I've come to realize, by the usual criteria,
I'll never be an über fly fisherman. I don't
catch great quantities of fish, or fish of great
size. I don't spend the vast majority of my time
fishing, and I don't fit what Thomas McGuane calls
the new paradigms; the bum, the addict, the maniac.
There are a number of reasons for my shortcomings
as a rip lip fly fisher, some physical some mental.
For instance, I don't have great eyesight. This
was made abundantly clear when I was fishing with
a quintessential bass bum who is a number of years
older than I. He could and did spot the swirl of
a striper's tail at 400 yards, while I can barely
see bass slashing through bait at that distance and
have often paddled the kayak for a quarter mile
chasing what I thought to be a school of feeding
bass only to find lobster buoys bobbing in the
I also suffer from synaptic gaps, an extended
period of time between a fish taking the fly
and my brain processing that information and
sending impulses to my arm to set the hook. I'm
not referring here to nanoseconds, but to three
or more Mississsippis. Fortunately, I fish for
gluttonous striped bass that usually hook
themselves, but this handicap is particularly
glaring when trout fishing, where the fish takes
the fly in its mouth, swishes it around, and spits
it out like a wine taster before I can raise the
rod. I've read that Ken Kesey and crew experimented
with hallucinogenic drugs in an attempt to eliminate
that fraction of a second between reality and perception,
and while I don't advocate the use of mind-altering
substances, except Jose Cuervo, such a break through
would help my hook setting.
But then again ingesting hallucinogens would
likely exacerbate another problem I have - lack
of focus. At any given moment when fishing the
fish are the farthest thing from my mind. I
instead think, "hey, I never noticed that the sand
on this beach seems purple in the false dawn," or,
"those cormorants drying their wings look like the
gloomy carvings on gothic cathedrals."
Sometimes I'll paddle the circumference of Plum
Island Sound without throwing a cast, or fish areas
I know to be unproductive for the scenery. Mostly
I am too busy trying to grasp the miracle of the
birth of a new day to bother with feeding fish.
This is no way to improve the average number or
size of your catch.
And I'm embarrassed to say I'm not a very good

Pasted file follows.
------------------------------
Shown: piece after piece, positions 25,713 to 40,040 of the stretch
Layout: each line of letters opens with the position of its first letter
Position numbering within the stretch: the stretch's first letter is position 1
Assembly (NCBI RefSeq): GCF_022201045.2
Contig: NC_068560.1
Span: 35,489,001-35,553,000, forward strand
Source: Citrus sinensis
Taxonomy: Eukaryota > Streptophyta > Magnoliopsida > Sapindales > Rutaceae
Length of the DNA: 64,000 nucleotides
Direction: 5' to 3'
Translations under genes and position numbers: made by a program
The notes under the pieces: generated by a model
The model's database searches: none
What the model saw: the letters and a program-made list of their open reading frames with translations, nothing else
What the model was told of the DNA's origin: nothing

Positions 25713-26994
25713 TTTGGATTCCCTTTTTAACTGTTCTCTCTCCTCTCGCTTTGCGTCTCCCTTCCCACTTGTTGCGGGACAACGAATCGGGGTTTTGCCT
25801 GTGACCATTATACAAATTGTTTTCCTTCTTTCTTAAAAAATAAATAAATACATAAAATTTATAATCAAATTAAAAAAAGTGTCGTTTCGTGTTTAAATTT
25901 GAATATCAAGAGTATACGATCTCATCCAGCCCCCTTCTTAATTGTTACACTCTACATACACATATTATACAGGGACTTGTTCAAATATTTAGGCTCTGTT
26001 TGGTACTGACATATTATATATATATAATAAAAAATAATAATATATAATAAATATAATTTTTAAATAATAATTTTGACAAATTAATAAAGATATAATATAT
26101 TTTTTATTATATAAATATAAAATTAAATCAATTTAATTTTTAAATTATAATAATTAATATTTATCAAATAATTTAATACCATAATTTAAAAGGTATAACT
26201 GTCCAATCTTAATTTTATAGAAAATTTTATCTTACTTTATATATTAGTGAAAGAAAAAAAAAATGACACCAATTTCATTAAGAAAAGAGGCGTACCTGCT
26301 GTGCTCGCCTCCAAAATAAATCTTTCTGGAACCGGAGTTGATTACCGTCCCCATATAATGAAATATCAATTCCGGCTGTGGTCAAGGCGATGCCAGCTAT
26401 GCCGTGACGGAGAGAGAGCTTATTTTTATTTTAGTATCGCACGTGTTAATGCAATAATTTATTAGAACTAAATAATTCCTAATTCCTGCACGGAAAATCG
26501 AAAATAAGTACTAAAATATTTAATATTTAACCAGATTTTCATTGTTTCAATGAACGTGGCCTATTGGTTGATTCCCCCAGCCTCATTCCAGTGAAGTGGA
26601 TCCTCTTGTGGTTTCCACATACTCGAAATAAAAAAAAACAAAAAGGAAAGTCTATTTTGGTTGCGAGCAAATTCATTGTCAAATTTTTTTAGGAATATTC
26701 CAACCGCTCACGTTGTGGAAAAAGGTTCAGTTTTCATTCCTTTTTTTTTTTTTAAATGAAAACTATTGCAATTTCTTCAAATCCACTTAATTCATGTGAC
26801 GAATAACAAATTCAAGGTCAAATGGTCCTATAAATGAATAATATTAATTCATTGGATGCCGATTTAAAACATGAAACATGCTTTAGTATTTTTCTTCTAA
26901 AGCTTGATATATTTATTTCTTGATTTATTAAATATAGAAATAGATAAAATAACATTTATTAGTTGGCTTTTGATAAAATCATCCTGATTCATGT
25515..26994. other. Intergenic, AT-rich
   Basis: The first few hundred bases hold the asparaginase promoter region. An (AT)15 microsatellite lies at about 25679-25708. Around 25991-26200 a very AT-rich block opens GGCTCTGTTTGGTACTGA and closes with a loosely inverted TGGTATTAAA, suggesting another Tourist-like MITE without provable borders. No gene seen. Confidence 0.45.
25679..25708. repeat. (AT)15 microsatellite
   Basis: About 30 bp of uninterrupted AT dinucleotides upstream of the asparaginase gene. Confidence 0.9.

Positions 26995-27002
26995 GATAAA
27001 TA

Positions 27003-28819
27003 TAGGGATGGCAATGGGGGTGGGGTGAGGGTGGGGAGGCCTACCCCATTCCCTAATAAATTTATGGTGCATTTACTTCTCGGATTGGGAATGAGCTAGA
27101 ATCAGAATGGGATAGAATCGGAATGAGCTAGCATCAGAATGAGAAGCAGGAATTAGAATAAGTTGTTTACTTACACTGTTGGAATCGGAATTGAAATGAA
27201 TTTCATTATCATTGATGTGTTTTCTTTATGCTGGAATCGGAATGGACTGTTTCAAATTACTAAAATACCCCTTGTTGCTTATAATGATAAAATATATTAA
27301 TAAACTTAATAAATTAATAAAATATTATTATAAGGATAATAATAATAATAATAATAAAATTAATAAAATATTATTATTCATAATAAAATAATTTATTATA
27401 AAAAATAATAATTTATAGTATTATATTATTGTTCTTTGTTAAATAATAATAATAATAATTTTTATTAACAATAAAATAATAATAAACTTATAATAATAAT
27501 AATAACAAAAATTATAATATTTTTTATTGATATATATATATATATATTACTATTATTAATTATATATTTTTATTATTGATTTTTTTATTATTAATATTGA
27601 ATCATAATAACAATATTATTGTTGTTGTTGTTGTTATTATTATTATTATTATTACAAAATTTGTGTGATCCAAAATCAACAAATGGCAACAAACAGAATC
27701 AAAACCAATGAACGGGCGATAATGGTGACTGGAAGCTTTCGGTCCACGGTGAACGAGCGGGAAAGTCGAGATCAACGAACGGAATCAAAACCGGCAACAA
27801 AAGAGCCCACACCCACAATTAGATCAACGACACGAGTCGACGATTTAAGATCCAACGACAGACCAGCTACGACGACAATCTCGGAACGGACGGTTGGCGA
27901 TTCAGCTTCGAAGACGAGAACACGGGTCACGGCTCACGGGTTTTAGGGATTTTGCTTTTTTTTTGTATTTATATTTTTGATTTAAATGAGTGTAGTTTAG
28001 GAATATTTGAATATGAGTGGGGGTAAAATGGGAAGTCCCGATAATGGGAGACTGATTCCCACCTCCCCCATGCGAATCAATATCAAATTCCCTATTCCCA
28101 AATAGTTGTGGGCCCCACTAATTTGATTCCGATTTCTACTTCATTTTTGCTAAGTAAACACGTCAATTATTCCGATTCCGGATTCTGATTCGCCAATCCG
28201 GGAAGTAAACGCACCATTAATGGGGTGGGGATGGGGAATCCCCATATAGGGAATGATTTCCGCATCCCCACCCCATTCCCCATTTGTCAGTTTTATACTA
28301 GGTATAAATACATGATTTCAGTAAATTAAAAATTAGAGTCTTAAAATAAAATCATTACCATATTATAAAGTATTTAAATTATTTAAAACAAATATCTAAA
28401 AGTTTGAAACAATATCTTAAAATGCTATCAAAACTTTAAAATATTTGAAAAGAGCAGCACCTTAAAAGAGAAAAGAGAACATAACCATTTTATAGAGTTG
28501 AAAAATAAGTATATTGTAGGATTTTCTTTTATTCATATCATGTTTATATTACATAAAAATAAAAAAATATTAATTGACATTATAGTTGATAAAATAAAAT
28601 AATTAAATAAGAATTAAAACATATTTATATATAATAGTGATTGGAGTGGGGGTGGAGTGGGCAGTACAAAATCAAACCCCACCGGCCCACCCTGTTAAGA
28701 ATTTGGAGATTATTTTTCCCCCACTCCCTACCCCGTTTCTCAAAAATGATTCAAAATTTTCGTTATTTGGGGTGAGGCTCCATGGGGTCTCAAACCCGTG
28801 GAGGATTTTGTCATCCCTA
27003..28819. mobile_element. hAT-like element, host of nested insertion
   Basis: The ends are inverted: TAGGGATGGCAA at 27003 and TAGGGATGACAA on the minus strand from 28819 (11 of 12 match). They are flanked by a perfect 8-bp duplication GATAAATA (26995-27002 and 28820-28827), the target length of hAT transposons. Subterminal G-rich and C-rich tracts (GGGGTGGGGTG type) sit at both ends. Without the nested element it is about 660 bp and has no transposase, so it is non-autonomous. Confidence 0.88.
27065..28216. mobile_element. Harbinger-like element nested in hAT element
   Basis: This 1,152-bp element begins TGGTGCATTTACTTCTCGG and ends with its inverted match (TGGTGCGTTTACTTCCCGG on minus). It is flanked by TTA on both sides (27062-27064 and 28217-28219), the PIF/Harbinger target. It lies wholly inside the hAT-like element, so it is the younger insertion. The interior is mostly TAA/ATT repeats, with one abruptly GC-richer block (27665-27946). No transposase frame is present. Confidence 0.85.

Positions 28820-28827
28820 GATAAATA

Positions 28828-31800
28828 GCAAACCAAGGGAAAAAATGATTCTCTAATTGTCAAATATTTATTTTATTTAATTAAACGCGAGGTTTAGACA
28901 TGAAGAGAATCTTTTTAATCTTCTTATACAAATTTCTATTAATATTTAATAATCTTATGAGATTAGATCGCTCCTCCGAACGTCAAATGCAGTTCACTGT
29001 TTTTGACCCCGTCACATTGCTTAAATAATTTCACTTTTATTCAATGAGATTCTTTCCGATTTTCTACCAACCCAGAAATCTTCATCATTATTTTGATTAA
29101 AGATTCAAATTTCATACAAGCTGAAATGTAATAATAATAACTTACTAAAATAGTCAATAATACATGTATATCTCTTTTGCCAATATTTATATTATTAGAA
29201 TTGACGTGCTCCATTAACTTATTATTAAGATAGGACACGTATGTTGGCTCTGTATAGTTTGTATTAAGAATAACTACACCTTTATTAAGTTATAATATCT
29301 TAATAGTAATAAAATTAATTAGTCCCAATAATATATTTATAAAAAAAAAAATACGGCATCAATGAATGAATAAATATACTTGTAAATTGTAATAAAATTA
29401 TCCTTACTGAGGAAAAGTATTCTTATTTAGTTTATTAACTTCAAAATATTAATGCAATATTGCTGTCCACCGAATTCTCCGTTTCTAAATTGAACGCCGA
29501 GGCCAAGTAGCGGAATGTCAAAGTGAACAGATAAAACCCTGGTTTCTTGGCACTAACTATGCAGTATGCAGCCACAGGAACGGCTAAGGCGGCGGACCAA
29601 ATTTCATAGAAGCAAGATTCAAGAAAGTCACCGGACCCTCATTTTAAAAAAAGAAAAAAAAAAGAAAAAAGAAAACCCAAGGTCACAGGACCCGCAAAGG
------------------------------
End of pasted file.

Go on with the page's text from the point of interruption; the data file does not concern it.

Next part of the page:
student of the sport. I read extensively, but
not many how too or informative books, and, if
truth be told, I read more books about hunting,
though not a hunter, than fishing (the most recent
being Stephen Bodio's Eagle Dreams,
a wonderful book about Mongolian nomads who hunt
with eagles). I don't subscribe to any fishing
magazines, thinking that they, incredibly, miss
the point (exception: The Drake), and confirming
this observation, I see that one popular fly fishing
magazine has added a feature, Look Who Fly Fishes,
which shares with us, in People Magazine fashion,
the fact that some celebrity waves a fly rod around.
I have no need for celebrity fly fishers, concurring
with Herbert Hoover's observation that "all men are
equal before trout." Or bass, or tarpon, or snook,
for that matter.
Probably most telling of my journeyman status is
that I don't fish as often as I used to. Sometimes
two extra hours of sleep is more appealing than
rising at 4:30 am to be on the water at dawn, and,
while I still rise early and fish more often than
I sleep-in, those numbers are approaching equilibrium.
Even worse, I'll be on the water and the thought of
a hot cup of coffee, a radiant wood stove, and a good
book compels me to pack it in much earlier than I'd
But before you start looking for my equipment on
eBay, understand that, paradoxically, I enjoy my
time on the water now more than ever. My heart
still pounds and my hands still tremble when I
luck on to a feeding school of stripers, and I
always chuckle at my ineptitude when, in the frenzy,
I frantically try to cast a line wrapped around a
kayak paddle or conk myself on the head with a
Clouser minnow. "The child is father to the man,"
observed Wordsworth, and I'm thrilled to still be
that gawky ten year old who felt as if he was
Hemingway battling a marlin when a six-inch perch
would grab the worm on the end of his line at some
nameless two-buck pond in southern Indiana.
"Use the ceremony of our sport and passion to
arouse greater reverberations within ourselves,"
suggests Tom McGuane, and, as one gets older,
this occurs naturally while fishing to all but
the least contemplative of the fly fishing brethren
(the bum, the addict, the maniac). My fishing is
no longer an obsession, an addiction, or a mania;
it's much more than that.
It's love, not lust. ~ Dave
Dave Micus lives in Ipswich, Massachusetts. He is an
avid striped bass fly fisherman, writer and instructor.
He writes a fly fishing column for the Port City Planet
newspaper of Newburyport, MA (home of Plum Island and Joppa Flats)
and teaches a fly fishing course at Boston University.